6. Schweinhund says:

    Yes, remember the “poor gamer”. Just like thrillers should recap the whole story all 5 fucking minutes so the “poor viewer” doesn’t get confused. After all, the consumer wants to HAVE FUN! FUN FUN! IT’S FUN TO BE TREATED LIKE A FUCKING IDIOT! HA! HA! FUN!

    God, I miss the time when gaming was only for people who could be trusted with operating DOS.

  7. You know what, Quinns? I disagree.

    I’m a gamer. I’ve been playing games for over 20 years (yikes!) in almost all genres. I complete 95% of games I start…and I enjoyed Fable 2. I did not watch a single minute of Molyneux footage or get a cover letter; and I didn’t care.

    As a busy guy, I found F2 to be a fun way to relax for an hour after work, or for three or four hour stretches on the weekend. It was not perfect (no real conversations, complete lack of armor, etc.) but it was fun.

    Yes, the mini games are slightly stupid, but they’re so completely optional I used none of them bu the smithy one after learning of their existence. I could bot even be bothered to try the gambling games.

    While there was no death, I still tried by best in combat, maybe it’s just a matter of personal choice. Is it that different than Bioshock’s vita-chambers, by the way?

    Considering my gaming habits, I found the glowing trail (and quick travel) a blessing. I can’t remember the exact spots in the forest of stuff after a week of not playing! In fact, it was very annoying to hunt stuff down on the maps that was “off the breadcrumb trail”, such as particular shops in Bowerstone, or magic doors.
    True, if it were a PC game you could have had a map to scribble stuff on, but given the medium, I found it an acceptable replacement, especially as the maps were really uninformative and running around in the forests could get me completely tuned around.
    I found the glowing trail allowed me to explore as much as I wanted and always be able to quickly return to going where I wanted.

    While the dog’s treasure pointing was a bit excessive, as you mention, I found the treasure chests such a minor interest that I’m grateful I didn’t have to run around searching for the wooden buggers. I also found that the automatic switching to the spade did not always work well.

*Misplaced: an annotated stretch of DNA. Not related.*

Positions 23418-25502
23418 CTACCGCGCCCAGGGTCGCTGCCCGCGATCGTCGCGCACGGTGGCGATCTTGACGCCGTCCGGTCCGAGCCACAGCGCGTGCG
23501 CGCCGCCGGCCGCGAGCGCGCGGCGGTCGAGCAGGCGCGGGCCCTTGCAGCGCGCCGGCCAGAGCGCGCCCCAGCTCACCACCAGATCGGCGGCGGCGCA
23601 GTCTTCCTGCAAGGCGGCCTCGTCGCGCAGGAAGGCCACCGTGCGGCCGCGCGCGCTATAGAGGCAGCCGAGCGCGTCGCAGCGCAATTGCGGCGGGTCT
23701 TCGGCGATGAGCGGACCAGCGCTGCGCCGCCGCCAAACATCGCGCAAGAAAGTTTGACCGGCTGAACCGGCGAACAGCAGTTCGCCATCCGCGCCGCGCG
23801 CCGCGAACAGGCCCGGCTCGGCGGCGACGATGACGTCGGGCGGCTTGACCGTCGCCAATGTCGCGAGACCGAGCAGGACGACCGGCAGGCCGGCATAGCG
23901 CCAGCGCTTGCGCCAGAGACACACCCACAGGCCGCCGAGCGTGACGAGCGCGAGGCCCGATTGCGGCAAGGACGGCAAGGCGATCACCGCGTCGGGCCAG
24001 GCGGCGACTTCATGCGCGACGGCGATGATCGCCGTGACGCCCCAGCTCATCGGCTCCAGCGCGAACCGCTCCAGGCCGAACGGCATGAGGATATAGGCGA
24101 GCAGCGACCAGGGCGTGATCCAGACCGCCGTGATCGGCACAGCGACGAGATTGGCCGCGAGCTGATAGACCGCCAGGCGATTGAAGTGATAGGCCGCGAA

What I did find frustrating is that while the hero could leap off of ledges and over fences, he found other, tiny, obstacles completely impassable, such as staircase sides, wooden decks, small stones and so on.

    to end this rambling mess, a quick anecdote – My character married, twice, to same-sex partners, in two different towns. A few days after my second marriage, I was given a blackmail note demanding money or my wives would learn about each other. I found it a perfectly logical thing to happen in this fantasy GTA-meets-Sims game. It ended in blood and divorce, of course, but hey, it was fun while it lasted.

    • I’m a busy guy too. Busy with GAMES. And I say THIS:

      I do understand how, to someone with your gaming habits, Fable 2’s easy-going design might be much appreciated. But I have too much faith and love for this medium to praise a game for choosing accessibility over immersion. I play games to be tested, punished and rewarded. I play games to lose myself in them utterly, before finally returning to real life with parts of myself missing.

      I don’t play games to unwind, and fuck anybody who does! Me and my people play games to get wound up.

      • so, presumably, you relax by filling out tax forms or some such benign distraction.

        Wait until you have kids, Quinn, just you wait…

        It just occurred to me that my (current, just current) gaming habits also make me enjoy King’s Bounty more, as the edge is taken of the repetitiveness of the tactical combat when it’s done once a week.

      • ughh, i play games to unwind, but i expect to be immersed, i found the constant berating of the games “help” would take me out of the games world entirely, and i loved fable 1 this shit was disappointing, and i felt like the game thought i was a stupid ass mother fucker with the way it helped me with every little thing